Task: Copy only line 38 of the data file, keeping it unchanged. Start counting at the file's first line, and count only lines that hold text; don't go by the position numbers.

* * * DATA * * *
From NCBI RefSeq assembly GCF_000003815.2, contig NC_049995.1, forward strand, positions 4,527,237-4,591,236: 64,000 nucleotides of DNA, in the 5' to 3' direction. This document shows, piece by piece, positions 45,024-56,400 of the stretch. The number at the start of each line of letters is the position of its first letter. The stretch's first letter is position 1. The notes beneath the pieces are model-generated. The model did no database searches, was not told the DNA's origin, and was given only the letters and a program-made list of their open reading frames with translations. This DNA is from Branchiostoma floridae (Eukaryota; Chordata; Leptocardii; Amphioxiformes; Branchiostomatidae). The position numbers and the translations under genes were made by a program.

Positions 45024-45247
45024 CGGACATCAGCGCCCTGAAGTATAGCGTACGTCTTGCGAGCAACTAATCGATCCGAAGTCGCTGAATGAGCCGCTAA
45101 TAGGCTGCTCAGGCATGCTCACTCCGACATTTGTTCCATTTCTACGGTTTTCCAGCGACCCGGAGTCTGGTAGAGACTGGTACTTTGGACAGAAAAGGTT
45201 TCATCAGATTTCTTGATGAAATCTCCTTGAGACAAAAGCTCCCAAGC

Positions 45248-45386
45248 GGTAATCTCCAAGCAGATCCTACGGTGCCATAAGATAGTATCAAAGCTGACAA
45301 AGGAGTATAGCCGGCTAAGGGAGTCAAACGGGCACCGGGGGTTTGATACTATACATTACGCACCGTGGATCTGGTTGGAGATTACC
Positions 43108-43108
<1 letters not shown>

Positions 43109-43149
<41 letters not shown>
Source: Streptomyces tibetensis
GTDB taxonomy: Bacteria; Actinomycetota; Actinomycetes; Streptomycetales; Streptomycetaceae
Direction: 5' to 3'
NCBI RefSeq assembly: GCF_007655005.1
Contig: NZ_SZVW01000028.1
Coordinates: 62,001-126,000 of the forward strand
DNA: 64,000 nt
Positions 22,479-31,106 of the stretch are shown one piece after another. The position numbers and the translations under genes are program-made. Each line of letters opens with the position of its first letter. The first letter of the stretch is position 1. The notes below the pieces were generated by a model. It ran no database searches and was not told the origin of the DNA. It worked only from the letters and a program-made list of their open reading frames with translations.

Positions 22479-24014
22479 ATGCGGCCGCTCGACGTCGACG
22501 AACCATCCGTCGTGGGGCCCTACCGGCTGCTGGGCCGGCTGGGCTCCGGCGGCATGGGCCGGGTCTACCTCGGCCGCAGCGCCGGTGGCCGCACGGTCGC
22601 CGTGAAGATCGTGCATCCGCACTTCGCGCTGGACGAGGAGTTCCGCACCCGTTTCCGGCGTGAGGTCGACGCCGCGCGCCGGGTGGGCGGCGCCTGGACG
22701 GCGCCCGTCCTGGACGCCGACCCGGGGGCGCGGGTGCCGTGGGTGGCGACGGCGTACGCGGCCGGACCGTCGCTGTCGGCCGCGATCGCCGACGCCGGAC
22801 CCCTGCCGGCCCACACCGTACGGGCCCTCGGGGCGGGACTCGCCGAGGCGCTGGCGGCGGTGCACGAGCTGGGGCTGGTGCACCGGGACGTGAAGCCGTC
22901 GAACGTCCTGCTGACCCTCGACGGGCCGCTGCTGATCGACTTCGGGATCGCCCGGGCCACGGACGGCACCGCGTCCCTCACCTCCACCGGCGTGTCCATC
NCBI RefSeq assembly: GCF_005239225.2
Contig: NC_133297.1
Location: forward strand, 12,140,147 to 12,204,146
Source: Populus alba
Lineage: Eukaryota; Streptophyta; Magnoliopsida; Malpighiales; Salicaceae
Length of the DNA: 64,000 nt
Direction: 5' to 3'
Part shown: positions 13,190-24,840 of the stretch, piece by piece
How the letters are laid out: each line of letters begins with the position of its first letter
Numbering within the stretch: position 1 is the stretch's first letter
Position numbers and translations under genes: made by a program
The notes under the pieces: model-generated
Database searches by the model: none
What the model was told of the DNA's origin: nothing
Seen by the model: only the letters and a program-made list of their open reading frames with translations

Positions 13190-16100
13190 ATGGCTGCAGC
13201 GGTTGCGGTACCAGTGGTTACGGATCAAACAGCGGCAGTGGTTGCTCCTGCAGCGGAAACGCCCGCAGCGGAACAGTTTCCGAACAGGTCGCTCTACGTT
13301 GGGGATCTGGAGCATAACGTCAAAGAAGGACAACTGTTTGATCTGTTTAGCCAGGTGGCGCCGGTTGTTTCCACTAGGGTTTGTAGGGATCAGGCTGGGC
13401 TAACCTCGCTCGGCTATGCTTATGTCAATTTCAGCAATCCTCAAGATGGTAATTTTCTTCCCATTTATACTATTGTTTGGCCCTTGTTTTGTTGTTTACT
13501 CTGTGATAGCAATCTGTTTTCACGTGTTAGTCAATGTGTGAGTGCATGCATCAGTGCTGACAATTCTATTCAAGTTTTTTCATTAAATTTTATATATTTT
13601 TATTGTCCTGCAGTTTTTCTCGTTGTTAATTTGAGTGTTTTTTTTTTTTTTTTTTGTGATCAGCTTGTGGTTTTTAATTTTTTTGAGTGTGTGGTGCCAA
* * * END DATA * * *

Position numbers and translations under genes: made by a program